The Mexican Revolution
The Mexican Revolution was the culmination of a mass of political, economic, and social tension that accompanied the regime of the dictator Porfirio Diaz. The Revolution began with the aims to overthrow Diaz, but the Revolution had a pronounced effect on the organization of Mexico's government, economy, and society.
Porfirio Diaz was the president of Mexico when the Revolution broke out. He was elected in 1877, and although he swore to step down in 1880, he continued to be reelected until 1910. He claimed that he was justified in this because he brought stability to Mexico. However, this was hardly the case. Diaz's regime aimed to industrialize Mexico, and foreign investors such as the United States and Britain …show more content…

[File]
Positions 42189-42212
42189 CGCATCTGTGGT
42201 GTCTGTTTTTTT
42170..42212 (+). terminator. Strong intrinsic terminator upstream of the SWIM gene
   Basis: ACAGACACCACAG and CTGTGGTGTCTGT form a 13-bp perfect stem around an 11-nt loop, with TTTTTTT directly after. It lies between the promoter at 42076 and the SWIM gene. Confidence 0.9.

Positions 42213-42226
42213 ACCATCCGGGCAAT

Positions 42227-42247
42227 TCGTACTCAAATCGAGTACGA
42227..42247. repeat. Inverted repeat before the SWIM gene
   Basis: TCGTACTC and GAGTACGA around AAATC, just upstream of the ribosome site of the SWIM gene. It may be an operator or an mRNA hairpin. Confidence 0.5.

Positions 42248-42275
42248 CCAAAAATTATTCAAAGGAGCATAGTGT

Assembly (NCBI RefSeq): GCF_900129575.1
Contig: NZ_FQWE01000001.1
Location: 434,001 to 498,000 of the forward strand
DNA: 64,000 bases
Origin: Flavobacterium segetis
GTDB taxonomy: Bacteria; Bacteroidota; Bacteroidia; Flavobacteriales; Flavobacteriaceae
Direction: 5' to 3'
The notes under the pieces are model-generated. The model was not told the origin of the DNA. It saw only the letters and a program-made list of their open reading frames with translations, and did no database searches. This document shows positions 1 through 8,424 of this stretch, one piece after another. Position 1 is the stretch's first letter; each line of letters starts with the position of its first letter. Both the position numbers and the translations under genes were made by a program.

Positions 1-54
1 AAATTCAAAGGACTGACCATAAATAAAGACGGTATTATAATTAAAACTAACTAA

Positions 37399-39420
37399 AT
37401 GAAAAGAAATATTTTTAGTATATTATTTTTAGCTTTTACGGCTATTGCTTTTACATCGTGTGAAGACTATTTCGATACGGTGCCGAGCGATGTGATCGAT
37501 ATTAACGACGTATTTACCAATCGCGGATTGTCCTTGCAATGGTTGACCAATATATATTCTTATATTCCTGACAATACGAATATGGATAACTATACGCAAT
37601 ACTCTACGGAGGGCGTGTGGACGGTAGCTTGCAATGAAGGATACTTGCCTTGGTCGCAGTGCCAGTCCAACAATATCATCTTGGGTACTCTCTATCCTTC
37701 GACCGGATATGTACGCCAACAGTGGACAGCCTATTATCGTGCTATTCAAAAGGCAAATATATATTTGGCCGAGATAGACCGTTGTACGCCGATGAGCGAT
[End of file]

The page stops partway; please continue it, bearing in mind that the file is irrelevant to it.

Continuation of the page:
The Mexican Revolution caused major changes in Mexico; its impact was far-reaching and drastic. The old political elite had been brushed aside, and a new revolutionary elite had taken power. The revolution advocated the centralization of power in Mexico, particularly in the president. The role of the military had been substantially reduced. Also, there was the establishment of a formal political party, which helped to stabilize the political situation in Mexico. There were also great social reforms as a result of the revolution. Peasants and workers now had more of a voice in public affairs, although there were limits on their power. A new constitution allowed workers to protest and unionize, established a minimum wage, an eight-hour workday, and restrictions on child labor. However, these laws were not enforced heavily, but they were still very important to the Mexican people. One of the most lasting effects of the revolution is that the government began to take an active role in keeping up the minimum living standards